The Argentinian Gaucho

May 13, 2018 Published by Dina Leave your thoughts

I have always had a thing for cowboys, you know, the rugged, romantic image is appealing. My interest is theoretical though, so no cowboys need apply…..

So, it goes without saying that when we were travelling around South America I wanted to see these guys at work, umm, I mean, I wanted to see their horses.


 

 


Cowboys are referred to as Gauchos in Argentina and Uruguay, Vaqueiro in Brazil, Huasus in Chile, Morochuco in Peru and llanero in Colombia and Venezuela. They are skilled horsemen working with herds of cattle, sheep and horses on estancias (ranches) but more than that, they represent a way of life that developed over centuries and survives to these days.


 

Mate tea cup, the gaucho’s signature drink


 

The Gauchos culture emerged in early 17th century when wild herds of cows, sheep and horses roamed the pampas (flatlands) freely. Gauchos were the adventurous horsemen who ventured into the rugged terrain to live off the land and later rounded up herds for the benefits of land owners. With their knowledge of the land and survival skills they also played an important role in helping the military freeing Argentina from Spanish rule.

The iconic gaucho image, mythical or real, is that of strength, bravery, loyalty, freedom and honour. Gauchos are rugged, solitary, nomadic horsemen travelling around the vast pampas, surviving on assado (grilled meat), wine and their iconic maté (yerba tea). Over the years their music, dance, food and legends have become an integral part of the culture in the countries where they live and work.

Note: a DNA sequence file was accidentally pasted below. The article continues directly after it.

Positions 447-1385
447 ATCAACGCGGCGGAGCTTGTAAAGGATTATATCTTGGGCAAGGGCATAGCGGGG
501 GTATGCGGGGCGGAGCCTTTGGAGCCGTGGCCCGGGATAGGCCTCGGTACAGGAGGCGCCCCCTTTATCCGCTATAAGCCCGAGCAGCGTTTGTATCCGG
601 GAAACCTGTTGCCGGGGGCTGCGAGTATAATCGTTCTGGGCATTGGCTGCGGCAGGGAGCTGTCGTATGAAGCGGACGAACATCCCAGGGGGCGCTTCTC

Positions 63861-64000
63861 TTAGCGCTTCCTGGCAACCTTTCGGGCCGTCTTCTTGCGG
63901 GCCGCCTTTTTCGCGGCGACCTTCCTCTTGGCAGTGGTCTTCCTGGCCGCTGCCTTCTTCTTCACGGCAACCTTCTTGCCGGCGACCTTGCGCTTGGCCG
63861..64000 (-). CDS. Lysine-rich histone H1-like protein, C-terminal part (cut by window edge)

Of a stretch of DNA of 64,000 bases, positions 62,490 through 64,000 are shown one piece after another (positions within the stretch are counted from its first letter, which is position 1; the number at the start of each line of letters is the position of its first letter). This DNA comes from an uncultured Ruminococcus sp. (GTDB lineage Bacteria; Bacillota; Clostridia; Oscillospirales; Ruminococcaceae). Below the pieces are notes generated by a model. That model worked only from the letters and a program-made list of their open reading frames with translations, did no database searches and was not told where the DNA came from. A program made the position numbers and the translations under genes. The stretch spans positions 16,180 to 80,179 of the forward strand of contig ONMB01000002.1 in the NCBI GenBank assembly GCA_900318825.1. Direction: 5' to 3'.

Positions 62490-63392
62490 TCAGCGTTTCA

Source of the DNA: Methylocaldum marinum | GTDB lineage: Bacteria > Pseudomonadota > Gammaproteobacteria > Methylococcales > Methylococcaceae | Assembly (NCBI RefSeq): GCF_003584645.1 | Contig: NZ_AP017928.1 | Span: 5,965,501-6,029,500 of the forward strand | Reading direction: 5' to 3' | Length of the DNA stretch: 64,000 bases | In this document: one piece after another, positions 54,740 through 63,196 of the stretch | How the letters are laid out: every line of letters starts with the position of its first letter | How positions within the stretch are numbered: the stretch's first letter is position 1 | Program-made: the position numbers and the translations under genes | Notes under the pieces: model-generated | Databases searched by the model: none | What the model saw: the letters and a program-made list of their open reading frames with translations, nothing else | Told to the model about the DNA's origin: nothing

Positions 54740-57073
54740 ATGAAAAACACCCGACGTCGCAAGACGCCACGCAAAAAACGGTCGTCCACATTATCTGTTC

Traditional facon (long knife) always held by the wool belt.


 

Gauchos in Argentina and elsewhere wear clothing and hats that are unique to their countries but there are common elements to how they dress. A beret in Argentina, broad flat brimmed hat in Chile, a poncho that keeps them dry and warm, baggy “bombacha” pants, wide shirts, wool belts, sturdy boots and a facon (a long knife) tucked into their belt are still the tradition on South American Estancias.


 

La Sortija: Riding for the ring


Kissed by a gaucho

Our day at the ranch was fun and, you know, a bit of a show, although this was a working estancia. But guess what? I got kissed by a gaucho. Here is how.

One of the most popular gaucho sports is La Sortija, traditionally a sport that allowed the gaucho that won the game to pick a woman for himself and give her a ring. The game involves a horse race where the gauchos must, while in full gallop, insert a long pole into a small metal ring hanging off a tall cross-beam constructed in the field (see image above and below). It seems impossible to do and to manage it the gaucho must have superb horsemanship skills.

We sat up on the bleachers to watch the race between two gauchos and sure enough, one of them managed to pick off the ring on the first try. Now his prize was to pick a woman to to kiss, and if that woman happened to be married, her husband had to kiss the gauchos’ horse.

To my utter delight, guess who the gaucho picked out of the women sitting there? Yours truly. I jumped down from the bleachers faster than a speeding bullet to give that Gaucho a kiss and I have the metal ring to prove it. Since I am married, G had to reluctantly and very slowly come down from his perch on the bleachers and kiss the gaucho’s horse to the delighted cheers of the audience.

That was a Gaucho day I will never forget. I think I am applying to work on an estancia. These men have good taste.


 

Getting the ring


 

Offering me the ring


 

My metal ring with the red ribbon and the Gaucho’s Bolas, aka Boleadoras, the historical tool of the trade they use to catch animals. They throw the Bolas while riding their horse and it tangles around the animal’s legs, similar to a lasoo.


 

Chilean in their “uniform” with their poncho and flat wide brimmed hat.

 



 

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